There’s this idea that Cape Cod could use a third bridge.
On its face, it’s not a particularly bad idea, considering the terror that is, and has pretty much always been, Cape summer traffic. Nor is it a totally abstract idea. In fact, the Massachusetts Department of Transportation presented it earlier this year: a public-private partnership that would pay to build a third bridge. (Private investors would front the cash and make the money back in tolls.)
But it is still just an idea.
State officials met with possible funders for the bridge project Wednesday, The Cape Cod Times reports. In addition to the bridge, they also chatted about another possible public-private partnership, a tolled express lane for Route 3.
Discussion focused on a couple of bridge proposals. Under one, the new structure would be a tolled access road to the Cape aligned with the Sagamore Bridge, which would be converted to a one-way exit from the peninsula. Under a second proposal, a new bridge would be located between the two bridges, complete with new roadways, and it would serve both incoming and outgoing traffic, for a price.
That’s about as concrete as things have gotten, though.
There are major questions about price (shocking, of course, for a major—and to this point imaginary—transportation project).
Although the initial estimate for the bridge project was $320 million, (Department of Transportation Highway Administrator Frank) Depaola gave industry representatives a new estimate of $350 million to $650 million.
There are also ‘hell if I know’ type answers to questions about whether traffic would just wind up bottlenecking on the other side of the canal.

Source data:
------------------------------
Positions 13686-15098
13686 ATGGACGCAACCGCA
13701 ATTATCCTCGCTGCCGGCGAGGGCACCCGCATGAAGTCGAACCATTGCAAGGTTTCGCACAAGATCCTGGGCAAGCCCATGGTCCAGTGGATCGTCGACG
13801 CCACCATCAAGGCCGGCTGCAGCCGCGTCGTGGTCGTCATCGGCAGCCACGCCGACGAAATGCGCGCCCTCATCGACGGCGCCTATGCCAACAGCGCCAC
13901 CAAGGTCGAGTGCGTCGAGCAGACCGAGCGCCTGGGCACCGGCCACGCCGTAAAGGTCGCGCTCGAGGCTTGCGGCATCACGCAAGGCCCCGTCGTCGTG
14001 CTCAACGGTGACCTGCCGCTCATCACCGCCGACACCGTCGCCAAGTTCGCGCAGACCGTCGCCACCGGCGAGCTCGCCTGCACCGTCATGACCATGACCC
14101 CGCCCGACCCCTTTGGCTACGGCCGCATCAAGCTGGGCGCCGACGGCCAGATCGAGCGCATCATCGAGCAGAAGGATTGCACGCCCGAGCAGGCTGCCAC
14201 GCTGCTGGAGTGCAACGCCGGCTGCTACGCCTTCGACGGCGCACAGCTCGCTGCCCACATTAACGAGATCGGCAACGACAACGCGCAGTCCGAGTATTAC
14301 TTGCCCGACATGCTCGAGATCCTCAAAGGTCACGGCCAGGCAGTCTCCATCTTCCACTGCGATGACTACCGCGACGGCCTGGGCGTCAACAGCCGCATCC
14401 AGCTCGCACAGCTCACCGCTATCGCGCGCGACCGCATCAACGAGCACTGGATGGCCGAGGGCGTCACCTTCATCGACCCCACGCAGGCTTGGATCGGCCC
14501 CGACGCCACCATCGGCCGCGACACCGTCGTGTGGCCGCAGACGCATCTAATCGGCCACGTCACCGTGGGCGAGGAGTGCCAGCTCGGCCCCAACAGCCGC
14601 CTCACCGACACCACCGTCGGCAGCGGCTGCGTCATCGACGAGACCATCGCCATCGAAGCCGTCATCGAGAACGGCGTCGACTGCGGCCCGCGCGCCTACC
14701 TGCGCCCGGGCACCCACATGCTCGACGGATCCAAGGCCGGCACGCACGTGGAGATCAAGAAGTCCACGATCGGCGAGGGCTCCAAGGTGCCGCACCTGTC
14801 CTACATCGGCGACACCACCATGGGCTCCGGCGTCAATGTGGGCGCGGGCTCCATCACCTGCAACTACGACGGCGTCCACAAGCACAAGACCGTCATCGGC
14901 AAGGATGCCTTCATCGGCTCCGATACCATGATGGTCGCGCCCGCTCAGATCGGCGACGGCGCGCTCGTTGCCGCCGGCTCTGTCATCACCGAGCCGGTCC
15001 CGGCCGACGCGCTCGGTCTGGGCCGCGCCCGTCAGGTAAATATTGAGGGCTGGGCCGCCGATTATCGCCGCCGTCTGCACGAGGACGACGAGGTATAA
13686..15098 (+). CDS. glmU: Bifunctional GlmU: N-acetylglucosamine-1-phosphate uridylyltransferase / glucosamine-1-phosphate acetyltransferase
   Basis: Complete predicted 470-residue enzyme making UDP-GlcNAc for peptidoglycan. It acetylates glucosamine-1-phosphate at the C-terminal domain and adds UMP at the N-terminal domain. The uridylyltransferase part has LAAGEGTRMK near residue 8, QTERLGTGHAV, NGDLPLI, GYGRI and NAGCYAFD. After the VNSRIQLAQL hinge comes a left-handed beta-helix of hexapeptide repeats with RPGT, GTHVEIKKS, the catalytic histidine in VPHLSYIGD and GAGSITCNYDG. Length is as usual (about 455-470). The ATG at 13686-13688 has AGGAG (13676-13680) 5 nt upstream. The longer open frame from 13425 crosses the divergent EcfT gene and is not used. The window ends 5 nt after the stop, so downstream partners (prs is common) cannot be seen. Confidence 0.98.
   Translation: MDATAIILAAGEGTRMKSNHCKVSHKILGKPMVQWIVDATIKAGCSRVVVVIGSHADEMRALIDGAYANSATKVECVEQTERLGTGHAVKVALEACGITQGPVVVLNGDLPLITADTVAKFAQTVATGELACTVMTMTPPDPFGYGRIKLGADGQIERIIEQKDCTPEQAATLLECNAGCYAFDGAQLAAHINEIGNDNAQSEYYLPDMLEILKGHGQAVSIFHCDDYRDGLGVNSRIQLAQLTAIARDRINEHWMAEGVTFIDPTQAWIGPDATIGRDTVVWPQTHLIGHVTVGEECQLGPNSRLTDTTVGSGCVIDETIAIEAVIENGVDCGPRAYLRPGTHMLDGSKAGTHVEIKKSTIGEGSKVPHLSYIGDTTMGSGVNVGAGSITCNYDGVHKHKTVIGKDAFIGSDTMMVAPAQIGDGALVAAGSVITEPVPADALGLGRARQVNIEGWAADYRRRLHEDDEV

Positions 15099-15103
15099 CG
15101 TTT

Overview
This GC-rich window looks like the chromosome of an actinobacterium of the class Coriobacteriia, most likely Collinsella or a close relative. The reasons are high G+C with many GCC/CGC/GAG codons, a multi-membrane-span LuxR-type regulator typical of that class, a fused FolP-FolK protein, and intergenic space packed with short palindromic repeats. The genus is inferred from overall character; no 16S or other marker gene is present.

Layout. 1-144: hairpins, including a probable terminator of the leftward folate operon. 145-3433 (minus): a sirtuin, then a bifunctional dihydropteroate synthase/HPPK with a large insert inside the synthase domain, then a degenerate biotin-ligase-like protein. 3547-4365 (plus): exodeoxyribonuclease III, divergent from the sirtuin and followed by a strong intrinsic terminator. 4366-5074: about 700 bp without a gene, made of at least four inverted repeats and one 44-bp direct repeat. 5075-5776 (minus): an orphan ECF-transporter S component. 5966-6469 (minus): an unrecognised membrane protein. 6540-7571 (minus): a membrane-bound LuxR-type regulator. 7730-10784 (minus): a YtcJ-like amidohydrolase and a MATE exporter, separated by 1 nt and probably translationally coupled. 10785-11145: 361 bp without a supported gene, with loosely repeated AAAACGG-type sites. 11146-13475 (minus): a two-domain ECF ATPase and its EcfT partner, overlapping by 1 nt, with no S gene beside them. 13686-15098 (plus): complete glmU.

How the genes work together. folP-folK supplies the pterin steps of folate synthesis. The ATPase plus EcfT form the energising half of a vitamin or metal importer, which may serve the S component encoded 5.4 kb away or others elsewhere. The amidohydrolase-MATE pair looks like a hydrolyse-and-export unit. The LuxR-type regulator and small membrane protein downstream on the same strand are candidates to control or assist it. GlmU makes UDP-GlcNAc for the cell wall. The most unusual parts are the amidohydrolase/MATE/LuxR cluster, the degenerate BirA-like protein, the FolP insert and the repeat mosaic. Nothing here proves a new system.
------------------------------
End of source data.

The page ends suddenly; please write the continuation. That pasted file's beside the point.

Someone else asked what many people on Cape Cod have already pondered: What happens to traffic once it gets onto the Cape and the two eastbound lanes of Route 6?
“That’s the most dangerous question I’ve been asked,’’ Depaola said.
And DOT itself is hardly promising much.
There’s internal competition at the Department of Transportation to see which project (the bridge or the Route 3 express lanes) will succeed first, Depaola said.
The two projects could be combined although that’s not how they’re currently being considered, he said.
Both projects could move forward, according to Department of Transportation spokesman Michael Verseckes.
None of which is particularly surprising for any kind of major infrastructure project, especially just a few months removed from conception. The state’s presentation suggested it could seek proposals for the project as soon as 2016, at which point things might be a little more clear.
But for now, we can probably pump the brakes a bit—something at which we’ve had a lot of practice heading to and from the Cape.